Say yes to weightlifting, please

SINGAPORE - Football is the most popular sport in the country, Singaporeans of every creed and colour play the game, they all will be found in the stands when the Lions come out to roam.

If football sits alone as the people's game here, then swimming, badminton, athletics, bowling, sailing and shooting occupy a seat at the same table.

Along with weightlifting and now table tennis, I would think.

All these sports show off a proud history in Singapore, with star names, medals, milestones and memorable marks part of their folklore.

All except weightlifting will be on the programme at the 28th South-east Asia (SEA) Games, which Singapore will host in June next year.

It is a shame.

Some of the weightlifting officials from regional heavyweights travelled here on Wednesday to make a presentation and file an appeal to the Singapore National Olympic Council (SNOC) for the sport's inclusion next year.


They were willing to provide the expertise - both technical and financial, worth $1 million - to ensure weightlifting will be carried off successfully at the Games and help grow the sport here.

But Dr Tan Eng Liang, the SNOC vice-president, and Chris Chan, the secretary general, rejected the appeal.

The decision is puzzling.

Singapore Weightlifting Federation (SWF) president Tom Liaw had hoped to have the sport in the international limelight at the 2015 Games, he believes his athletes also have a shot at bagging a couple of medals.

With the sport still trying to re-establish itself after years in the wilderness, in all likelihood gold will be out of reach, especially when there are a sprinkling of world-class weightlifters in Thailand and Indonesia.

Crucially, though, having weightlifting on the Singapore stage next year is the logical next step in the effort to continue to blow wind in the sails of the sport, after it took a bow at the inaugural Youth Olympic Games here in 2010.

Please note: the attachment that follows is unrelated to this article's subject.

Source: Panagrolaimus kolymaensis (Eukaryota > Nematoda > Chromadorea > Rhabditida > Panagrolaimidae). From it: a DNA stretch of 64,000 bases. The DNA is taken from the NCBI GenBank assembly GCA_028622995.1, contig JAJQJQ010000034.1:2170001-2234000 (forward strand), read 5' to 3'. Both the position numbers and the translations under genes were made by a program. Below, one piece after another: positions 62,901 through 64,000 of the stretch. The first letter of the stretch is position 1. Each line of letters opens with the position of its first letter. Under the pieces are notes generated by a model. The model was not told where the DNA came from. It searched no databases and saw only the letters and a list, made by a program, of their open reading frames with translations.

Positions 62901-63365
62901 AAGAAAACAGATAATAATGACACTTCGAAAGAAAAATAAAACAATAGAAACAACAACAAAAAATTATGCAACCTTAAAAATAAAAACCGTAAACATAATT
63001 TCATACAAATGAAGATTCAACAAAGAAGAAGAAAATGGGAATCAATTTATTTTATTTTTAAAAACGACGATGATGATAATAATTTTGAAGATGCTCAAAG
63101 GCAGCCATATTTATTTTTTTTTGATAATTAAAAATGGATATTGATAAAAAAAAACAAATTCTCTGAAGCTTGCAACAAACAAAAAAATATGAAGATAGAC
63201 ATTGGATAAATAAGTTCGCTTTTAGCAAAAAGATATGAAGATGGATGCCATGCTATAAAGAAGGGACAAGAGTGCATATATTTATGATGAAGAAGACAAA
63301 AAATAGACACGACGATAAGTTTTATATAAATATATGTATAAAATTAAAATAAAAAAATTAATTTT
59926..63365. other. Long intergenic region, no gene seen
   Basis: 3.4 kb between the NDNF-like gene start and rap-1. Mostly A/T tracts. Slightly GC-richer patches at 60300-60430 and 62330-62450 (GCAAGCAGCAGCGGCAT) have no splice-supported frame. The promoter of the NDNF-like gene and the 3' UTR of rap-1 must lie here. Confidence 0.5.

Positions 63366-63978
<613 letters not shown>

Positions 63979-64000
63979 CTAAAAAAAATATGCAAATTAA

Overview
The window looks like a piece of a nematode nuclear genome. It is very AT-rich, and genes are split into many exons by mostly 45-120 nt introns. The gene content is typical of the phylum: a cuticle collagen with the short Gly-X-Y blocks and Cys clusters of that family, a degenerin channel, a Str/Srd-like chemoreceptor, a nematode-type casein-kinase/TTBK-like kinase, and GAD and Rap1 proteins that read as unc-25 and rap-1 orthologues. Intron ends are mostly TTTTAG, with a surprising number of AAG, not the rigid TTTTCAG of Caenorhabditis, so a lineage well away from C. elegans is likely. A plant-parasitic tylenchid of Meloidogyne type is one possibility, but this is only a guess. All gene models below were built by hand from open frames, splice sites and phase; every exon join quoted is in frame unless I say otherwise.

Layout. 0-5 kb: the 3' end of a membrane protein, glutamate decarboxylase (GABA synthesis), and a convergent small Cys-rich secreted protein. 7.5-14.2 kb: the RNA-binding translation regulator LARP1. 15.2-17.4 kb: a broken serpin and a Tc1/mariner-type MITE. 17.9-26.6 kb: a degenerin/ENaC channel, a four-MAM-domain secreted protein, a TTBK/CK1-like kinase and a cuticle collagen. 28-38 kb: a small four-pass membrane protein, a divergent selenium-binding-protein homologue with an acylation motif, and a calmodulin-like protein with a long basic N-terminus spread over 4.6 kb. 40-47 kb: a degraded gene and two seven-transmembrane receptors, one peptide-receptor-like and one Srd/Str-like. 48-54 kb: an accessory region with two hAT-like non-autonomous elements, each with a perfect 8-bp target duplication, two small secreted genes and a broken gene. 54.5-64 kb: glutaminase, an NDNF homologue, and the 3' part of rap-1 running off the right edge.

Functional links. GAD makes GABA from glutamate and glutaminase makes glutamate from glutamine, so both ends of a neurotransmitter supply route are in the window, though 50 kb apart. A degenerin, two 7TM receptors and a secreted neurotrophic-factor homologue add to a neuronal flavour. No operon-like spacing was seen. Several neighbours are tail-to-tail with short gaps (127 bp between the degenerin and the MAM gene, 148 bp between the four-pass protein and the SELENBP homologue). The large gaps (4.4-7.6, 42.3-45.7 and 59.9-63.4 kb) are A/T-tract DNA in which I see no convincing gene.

Petanque is among the 36 sports set to feature at the SEA Games in 2015, although the final list will be ratified by the end of this month.

I can imagine many will wonder how petanque can best weightlifting in the programme, but this is a particular quirk of the SEA Games.

SNOC's Chan attested to that fact when he said more member nations backed petanque than weightlifting.

Even so, this is a missed opportunity for Singapore weightlifting.

Chan says the organisers have reached the limit with 36 sports and they have had to turn away many other appeals.

Surely an exception can be made for weightlifting, which takes up a significant chunk of the Singapore sports story.


Admittedly, over the years on the international stage, the sport has been scarred by many cases of doping.

But it is slowly cleaning up its act.

If many weightlifters of the past were powerful, overweight behemoths, more and more modern-day athletes are fit, muscled specimens who revel in technique as well as strength.

Weightlifting is more and more macho these days, and since the 2000 Sydney Games, women weightlifters also go for gold at the Olympics.

Singaporeans should get the chance to feel the unique atmosphere of the weightlifting hall; there is no better way to lure youngsters to the sport than hosting an international event.

Dr Tan was a water-polo star for Singapore in the late 1950s through to the 1960s. He had the best seat in the house during Singapore weightlifting's golden years.

I am sure he will never forget the moment when Tan Howe Liang stood proud like a weightlifting gladiator in Rome when he won Olympic silver in 1960. Football is sacred in Singapore.

But weightlifting also has a special place here, even if it has been in the doldrums for a long time.

It needs a boost.

It was part of the programme on the three occasions Singapore has hosted the region's biggest multi-sport event.

If the SNOC wants to evaluate local weightlifting, I'm sure Liaw would be most willing to take Dr Tan and company on an educational tour.

I hope Dr Tan and the rest of his team will reconsider, and make it four out of four.

This article was published on April 4 in The New Paper.

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